"Uh huh. Yeah." [not for his worthless @#$#!ing old father, come to London at risk to life and limb to see him, oh, no, fob him off on brother Tom, leave him to go wander off over London in search of a place where he might have a hope of a little pleasant company...the #$#@@ing little...he does not say]"

Australian Susan  •  Link

Jeannine - I started part-time home-based work in 1979 and, yes, felt very lonely - one of the main things was not having anyone else to bounce ideas off. Nowadays, one would be in email contact and have user groups and all sorts of things, but not then! We had just moved too and had to wait A YEAR for an available phone line! Imagine that nowadays. I think if Sam was around today he would have all sorts of electronic networks going to keep in touch and up to date. As it is, he has walks in the Matted Gallery, visits to the Exchange, the Duke's Closet, the Tangier Committee and has a constant flow of people in and out the Navy Office, as well as visits to Deptford, Chatham, Woolwich, Portsmouth. Busy, busy, busy.

Robert Gertz  •  Link

Sam reminds one of those fellows we see in television commercials (by Verizon? company) surrounded by his "network" of dozens, hundreds of people... Perhaps the most charming thing about him is his inability to be bored with it all...He clearly loves people and thrills to be in the thick of things and just as we respond to him those of his time must have.

Robert Gertz  •  Link

Hmmn...One wonders how Sandwich could have gotten in such red ink in Tangier and Portugal? Trying too hard to impress the Portugese court perhaps? It was common for an ambassador or emissary to get into terrible debt in the service of their land when they'd have to provide gifts or a spectacle to impress their hosts and later their monarch or emperor or republic's senate would fail to compensate.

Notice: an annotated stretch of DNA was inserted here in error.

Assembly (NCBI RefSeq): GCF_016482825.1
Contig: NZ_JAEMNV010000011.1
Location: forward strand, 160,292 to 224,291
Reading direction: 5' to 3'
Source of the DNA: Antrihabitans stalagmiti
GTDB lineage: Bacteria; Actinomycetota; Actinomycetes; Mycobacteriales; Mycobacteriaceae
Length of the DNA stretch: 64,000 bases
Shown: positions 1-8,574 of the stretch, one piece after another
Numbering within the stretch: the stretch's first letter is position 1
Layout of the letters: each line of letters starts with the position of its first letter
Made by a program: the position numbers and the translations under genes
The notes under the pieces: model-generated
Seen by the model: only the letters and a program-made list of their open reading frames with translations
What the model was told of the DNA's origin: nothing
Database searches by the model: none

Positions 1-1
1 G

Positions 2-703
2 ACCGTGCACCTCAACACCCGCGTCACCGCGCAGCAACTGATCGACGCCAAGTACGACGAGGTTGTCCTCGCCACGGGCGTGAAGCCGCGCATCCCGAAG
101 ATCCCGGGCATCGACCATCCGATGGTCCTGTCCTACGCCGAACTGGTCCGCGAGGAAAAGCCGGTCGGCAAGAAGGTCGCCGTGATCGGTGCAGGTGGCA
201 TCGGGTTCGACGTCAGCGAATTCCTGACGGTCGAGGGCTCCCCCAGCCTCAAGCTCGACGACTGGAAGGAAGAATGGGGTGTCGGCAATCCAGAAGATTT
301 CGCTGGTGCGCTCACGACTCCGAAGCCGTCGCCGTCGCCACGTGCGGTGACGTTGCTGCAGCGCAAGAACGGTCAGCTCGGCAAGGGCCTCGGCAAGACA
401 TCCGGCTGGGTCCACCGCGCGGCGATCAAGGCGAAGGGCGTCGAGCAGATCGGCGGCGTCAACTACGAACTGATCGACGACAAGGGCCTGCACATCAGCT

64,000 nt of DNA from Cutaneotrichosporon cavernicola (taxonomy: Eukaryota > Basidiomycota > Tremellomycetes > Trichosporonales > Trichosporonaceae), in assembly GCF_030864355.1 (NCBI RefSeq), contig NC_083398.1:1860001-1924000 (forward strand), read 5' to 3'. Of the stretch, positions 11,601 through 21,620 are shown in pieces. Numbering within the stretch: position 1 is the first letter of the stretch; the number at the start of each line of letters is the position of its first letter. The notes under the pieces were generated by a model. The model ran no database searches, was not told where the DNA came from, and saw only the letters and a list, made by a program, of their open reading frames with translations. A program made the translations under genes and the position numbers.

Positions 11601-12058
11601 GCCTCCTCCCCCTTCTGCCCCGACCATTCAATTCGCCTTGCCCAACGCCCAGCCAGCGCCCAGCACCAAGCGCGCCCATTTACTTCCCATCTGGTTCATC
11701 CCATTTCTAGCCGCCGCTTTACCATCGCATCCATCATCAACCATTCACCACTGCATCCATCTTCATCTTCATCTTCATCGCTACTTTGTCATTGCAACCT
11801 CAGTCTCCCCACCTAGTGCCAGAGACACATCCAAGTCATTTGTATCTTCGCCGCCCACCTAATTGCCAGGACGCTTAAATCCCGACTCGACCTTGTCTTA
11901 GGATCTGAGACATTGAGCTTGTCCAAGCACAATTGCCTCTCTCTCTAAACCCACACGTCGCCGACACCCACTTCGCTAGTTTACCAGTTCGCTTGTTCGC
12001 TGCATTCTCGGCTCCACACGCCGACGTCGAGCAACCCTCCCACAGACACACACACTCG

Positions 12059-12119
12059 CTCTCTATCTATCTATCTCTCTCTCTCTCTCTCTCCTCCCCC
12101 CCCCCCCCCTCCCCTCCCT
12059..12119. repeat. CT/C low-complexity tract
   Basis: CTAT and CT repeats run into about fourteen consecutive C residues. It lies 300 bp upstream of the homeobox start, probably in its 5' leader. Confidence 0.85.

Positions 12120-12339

Nix  •  Link

“Captain Lambert, Captain Wagner and Captain Allen” --

I wonder if the good captains were stopping in to drop off some monetary appreciation or other gifts to keep those postings coming. Hearty fellowship and the latest gossip are all well and good, particularly after months at sea, but the custom of the times also required some grease for the wheels. Samuel has made a point of mentioning it in the past, so perhaps his silence means it was purely a social visit -- or perhaps it is by now so common is doesn't merit mention.

celtcahill  •  Link

" I wonder if the good captains were stopping in to drop off some monetary appreciation or other gifts to keep those postings coming."

I wonder whatever happened to Sam's ship models - not cheap even then, and of use to an unimaginative - or imaginative - enemy.

TerryF  •  Link

Might it have been S.O.P. for sea captains to report in to the Navy Office after returning from a voyage?

I note how glad Sam'l is to see "Captain Lambert of the Norwich, this day come from Tangier," a daunting voyage, and that "All staid a pretty while" - to compare sea-stories and debrief one another?

in Aqua Scripto  •  Link

The appearance of the Three Captains also puts Samuell on guard that they will be looking for monies to pay off Tickets for all the tars.

David Wager  •  Link

This Captain Wager was the father of the famous Admiral and First sea lord Sir Charles Wager.

San Diego Sarah  •  Link

What struck me was that the three captains all called on Sam at home, not in the office. Maybe they reported to the office first, found he was at lunch, and went over hoping to be fed? Or perhaps all the Captains expected to give Sam some money, and preferred not to do it in the office? Thank goodness it wasn't wash day!